War for the Planet of the Apes Review – Flawless, Spectacular, Epic

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War for the Planet of the Apes, from 20th Century Fox, presents the ultimate battle of good versus evil as the world has undergone a radical culling and survivors are left to choose loyalty to mankind, war or ape.

Directed by Mark Reeves, War for the Planet of the Apes stars Andy Serkis, Steve Zahn, Karin Konoval, Terry Notary, Ty Olsson, Judy Greer, Sara Canning, Devyn Dalton, Aleks Paunovic, Michael Adamthwaite and Toby Kebbell are the voice and physical talents behind the apes. Woody Harrelson stars as The Colonel and newcomer Amiah Miller stars as Nova. The film was written by Mark Bomback and Matt Reeves based on characters by Rick Jaffa and Amanda Silver.

War for the Planet of the Apes begins with a brief introduction that explains the flue like virus that killed the nearly wiped out all mankind, the decision to kill the source and the division of Man and Ape, this appears on the screen as military forces are on reconnaissance expecting at any time to come across a troop of apes.

The army is man up of human soldiers, and captured apes who are called "Donkeys" as they carry the load for the military and use their expertise to help the military kill their own.


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One this day, the "Donkey's" have spotted a family of apes and after he receives orders the first epic battle begins with military unloading massive fire power against the apes who have grown accustomed to the weapons of war and return fire. Soon the battle turns and the apes destroy the platoon capturing four soldiers.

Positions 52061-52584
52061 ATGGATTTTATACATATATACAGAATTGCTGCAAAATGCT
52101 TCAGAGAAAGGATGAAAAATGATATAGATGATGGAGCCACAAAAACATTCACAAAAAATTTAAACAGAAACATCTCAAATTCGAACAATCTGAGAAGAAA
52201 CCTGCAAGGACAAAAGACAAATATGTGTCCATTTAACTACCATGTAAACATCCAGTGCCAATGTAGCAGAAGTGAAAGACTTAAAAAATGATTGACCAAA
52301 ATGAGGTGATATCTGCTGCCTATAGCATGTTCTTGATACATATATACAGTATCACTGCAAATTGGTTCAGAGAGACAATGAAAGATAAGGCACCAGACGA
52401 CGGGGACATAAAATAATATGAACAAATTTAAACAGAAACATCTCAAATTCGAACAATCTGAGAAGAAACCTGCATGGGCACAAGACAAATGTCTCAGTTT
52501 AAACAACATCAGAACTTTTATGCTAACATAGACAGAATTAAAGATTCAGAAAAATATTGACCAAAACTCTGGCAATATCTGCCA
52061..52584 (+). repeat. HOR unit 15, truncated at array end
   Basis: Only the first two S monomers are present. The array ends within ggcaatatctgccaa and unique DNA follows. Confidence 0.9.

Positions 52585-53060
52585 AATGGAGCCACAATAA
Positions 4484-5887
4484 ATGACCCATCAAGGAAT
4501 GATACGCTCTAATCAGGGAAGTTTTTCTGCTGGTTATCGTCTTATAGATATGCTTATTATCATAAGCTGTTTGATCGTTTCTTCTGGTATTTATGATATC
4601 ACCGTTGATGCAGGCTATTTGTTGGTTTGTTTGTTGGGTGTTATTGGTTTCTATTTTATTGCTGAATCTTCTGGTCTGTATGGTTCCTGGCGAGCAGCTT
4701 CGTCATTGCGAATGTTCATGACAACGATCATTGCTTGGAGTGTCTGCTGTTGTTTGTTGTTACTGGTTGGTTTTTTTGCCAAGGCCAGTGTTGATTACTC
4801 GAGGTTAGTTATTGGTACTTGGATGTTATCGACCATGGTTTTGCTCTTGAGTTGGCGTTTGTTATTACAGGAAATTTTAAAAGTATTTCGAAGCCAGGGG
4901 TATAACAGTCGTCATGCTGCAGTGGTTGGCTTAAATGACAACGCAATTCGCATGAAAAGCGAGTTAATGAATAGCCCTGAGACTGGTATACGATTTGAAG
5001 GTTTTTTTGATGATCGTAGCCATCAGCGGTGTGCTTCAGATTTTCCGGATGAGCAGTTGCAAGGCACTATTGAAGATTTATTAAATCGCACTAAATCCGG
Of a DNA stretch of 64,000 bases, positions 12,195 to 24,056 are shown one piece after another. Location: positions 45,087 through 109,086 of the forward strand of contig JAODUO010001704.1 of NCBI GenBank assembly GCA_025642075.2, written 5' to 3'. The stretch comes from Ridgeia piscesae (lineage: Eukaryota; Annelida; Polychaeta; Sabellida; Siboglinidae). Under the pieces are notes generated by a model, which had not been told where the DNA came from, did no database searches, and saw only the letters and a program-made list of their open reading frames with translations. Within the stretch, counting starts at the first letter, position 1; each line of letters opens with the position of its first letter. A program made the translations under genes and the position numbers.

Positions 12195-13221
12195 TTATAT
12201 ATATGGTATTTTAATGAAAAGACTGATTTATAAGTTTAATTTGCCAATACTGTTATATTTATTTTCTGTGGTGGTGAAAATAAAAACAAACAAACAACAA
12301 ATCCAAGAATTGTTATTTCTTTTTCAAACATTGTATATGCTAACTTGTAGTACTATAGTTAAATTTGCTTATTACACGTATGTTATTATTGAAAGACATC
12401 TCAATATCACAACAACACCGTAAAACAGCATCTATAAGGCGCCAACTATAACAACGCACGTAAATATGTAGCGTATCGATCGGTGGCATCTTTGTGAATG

The apes, led by Caesar, played by Andy Serkis, are reunited hiding, understanding the pressure of finding a new home, away from the jungle and away from the Colonel, played by Woody Harrelson. At this time, Caesar's son, Cornelius, played by Devyn Dalton, returns to tell of a new land, a new home, where the apes could live free without fear.

As any nomad tribe facing the enemy they decide to leave in the morning, with protests from Winter, played by Aleks Paunovic, who insists they should leave now.

The tribe had just drifted off with Ceasar checking on wife, son, family when he sees night vision green strobe laser lights suddenly a wild gun battle ensues with Caesar's wife and son, Cornelius, being killed. The Colonel believes he had killed the leader and issues the "retreat target acquired" order and the men leave believing Ceasar is dead.

The apes are devastated over the loss and this ushers in the hunt as Ceasar puts his young son in the hands of Lake, played by Sara Canning, who loved his older son and separates from the others vowing to end this war.

Three elders in the tribe, Maurice, played by Karin Konoval, the voice of reason, Luca, played by Michael Adamthwaite, the muscle, and Rocket, played by Terry Notary, the protector, explain to Ceasar that his quest cannot be accomplished on his own and they are loyal and will remain with him despite his protests.